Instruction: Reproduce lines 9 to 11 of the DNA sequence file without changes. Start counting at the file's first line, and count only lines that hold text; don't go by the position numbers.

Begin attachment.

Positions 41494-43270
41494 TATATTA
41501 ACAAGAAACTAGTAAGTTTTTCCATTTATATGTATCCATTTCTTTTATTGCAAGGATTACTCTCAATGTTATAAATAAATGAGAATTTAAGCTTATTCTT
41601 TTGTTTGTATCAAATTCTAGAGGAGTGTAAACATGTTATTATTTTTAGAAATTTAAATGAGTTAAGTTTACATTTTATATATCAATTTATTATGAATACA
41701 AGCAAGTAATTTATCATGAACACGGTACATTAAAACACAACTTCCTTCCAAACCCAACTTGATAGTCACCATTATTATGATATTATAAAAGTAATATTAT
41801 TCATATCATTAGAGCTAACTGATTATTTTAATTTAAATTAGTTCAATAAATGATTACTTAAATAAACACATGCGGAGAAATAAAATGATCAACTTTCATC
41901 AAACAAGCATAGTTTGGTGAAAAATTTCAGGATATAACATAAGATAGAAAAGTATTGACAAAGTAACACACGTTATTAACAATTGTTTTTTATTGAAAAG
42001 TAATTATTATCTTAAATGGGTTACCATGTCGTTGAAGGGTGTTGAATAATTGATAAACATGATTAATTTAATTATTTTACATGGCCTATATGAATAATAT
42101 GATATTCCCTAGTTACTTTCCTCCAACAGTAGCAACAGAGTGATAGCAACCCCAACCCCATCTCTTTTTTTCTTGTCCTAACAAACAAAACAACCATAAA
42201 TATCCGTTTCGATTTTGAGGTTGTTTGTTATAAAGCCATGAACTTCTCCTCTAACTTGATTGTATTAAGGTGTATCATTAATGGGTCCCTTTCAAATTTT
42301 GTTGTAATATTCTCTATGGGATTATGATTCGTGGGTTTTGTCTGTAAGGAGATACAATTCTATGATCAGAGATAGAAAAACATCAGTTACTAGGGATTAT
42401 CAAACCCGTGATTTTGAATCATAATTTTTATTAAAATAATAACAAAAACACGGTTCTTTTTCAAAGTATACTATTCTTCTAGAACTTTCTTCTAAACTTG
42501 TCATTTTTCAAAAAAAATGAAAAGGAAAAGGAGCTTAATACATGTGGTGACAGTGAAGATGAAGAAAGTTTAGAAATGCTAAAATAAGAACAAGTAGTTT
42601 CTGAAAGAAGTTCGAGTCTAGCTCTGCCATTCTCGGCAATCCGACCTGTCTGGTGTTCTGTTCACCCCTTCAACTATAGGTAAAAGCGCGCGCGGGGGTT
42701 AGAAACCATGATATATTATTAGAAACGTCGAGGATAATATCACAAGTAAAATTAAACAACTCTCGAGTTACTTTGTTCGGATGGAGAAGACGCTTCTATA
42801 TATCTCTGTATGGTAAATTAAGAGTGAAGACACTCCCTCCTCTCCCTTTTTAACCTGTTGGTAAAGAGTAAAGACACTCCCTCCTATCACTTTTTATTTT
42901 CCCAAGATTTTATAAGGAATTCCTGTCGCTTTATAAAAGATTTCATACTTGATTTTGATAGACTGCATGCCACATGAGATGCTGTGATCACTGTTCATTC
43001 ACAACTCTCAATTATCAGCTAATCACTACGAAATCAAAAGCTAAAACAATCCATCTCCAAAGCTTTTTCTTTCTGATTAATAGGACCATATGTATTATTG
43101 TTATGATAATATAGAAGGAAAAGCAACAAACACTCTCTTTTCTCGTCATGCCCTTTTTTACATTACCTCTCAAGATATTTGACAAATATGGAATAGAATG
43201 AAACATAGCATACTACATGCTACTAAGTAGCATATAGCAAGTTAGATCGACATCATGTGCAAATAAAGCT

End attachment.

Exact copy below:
42101 GATATTCCCTAGTTACTTTCCTCCAACAGTAGCAACAGAGTGATAGCAACCCCAACCCCATCTCTTTTTTTCTTGTCCTAACAAACAAAACAACCATAAA
42201 TATCCGTTTCGATTTTGAGGTTGTTTGTTATAAAGCCATGAACTTCTCCTCTAACTTGATTGTATTAAGGTGTATCATTAATGGGTCCCTTTCAAATTTT
42301 GTTGTAATATTCTCTATGGGATTATGATTCGTGGGTTTTGTCTGTAAGGAGATACAATTCTATGATCAGAGATAGAAAAACATCAGTTACTAGGGATTAT